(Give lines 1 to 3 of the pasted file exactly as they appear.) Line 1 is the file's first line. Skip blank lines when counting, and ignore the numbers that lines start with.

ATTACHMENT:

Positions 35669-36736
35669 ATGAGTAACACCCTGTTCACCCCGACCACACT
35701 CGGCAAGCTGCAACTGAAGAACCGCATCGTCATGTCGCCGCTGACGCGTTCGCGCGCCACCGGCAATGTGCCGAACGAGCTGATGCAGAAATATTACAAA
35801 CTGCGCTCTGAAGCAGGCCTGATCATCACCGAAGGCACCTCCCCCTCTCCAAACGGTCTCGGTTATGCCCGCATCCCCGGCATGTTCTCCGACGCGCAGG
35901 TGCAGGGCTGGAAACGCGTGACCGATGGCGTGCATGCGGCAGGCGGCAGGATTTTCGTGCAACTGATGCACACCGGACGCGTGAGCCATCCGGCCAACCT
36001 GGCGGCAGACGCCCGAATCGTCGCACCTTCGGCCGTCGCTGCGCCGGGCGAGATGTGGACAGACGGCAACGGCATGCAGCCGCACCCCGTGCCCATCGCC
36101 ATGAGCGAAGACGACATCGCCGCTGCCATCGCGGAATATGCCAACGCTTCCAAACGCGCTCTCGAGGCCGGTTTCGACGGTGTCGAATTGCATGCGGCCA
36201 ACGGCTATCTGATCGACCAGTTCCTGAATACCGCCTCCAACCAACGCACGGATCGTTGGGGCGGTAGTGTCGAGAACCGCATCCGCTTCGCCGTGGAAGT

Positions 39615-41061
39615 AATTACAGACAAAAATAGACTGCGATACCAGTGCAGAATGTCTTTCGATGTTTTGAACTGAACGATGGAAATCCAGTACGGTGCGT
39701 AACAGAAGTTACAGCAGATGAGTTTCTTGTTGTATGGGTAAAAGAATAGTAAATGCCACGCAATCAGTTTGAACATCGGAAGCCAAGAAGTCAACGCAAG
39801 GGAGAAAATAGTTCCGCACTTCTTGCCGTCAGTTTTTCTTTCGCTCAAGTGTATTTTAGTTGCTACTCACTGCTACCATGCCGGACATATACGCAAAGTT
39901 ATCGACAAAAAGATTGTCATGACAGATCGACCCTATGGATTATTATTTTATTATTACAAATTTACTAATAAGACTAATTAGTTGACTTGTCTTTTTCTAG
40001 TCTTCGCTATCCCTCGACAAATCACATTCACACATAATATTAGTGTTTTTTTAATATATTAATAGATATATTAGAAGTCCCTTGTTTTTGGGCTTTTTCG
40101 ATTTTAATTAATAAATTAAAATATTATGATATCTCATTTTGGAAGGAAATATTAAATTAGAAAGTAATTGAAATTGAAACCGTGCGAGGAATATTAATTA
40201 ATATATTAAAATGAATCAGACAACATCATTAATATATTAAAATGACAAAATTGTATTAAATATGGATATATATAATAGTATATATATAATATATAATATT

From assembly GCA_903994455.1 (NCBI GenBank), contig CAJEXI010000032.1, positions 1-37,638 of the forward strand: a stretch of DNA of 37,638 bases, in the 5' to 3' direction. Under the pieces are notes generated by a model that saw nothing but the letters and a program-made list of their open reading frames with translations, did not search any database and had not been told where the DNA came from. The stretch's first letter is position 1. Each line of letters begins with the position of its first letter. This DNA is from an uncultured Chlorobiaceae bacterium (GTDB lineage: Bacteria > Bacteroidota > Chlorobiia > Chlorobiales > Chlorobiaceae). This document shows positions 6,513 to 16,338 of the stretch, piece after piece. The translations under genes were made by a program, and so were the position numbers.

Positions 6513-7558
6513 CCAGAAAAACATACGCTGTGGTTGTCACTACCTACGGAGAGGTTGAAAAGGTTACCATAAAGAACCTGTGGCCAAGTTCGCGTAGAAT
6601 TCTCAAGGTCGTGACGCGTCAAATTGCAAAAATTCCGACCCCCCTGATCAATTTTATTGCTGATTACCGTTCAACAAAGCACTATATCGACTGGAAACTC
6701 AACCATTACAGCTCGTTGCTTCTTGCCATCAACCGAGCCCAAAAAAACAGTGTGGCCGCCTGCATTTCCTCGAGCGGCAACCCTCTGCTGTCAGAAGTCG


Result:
Positions 35669-36736
35669 ATGAGTAACACCCTGTTCACCCCGACCACACT
35701 CGGCAAGCTGCAACTGAAGAACCGCATCGTCATGTCGCCGCTGACGCGTTCGCGCGCCACCGGCAATGTGCCGAACGAGCTGATGCAGAAATATTACAAA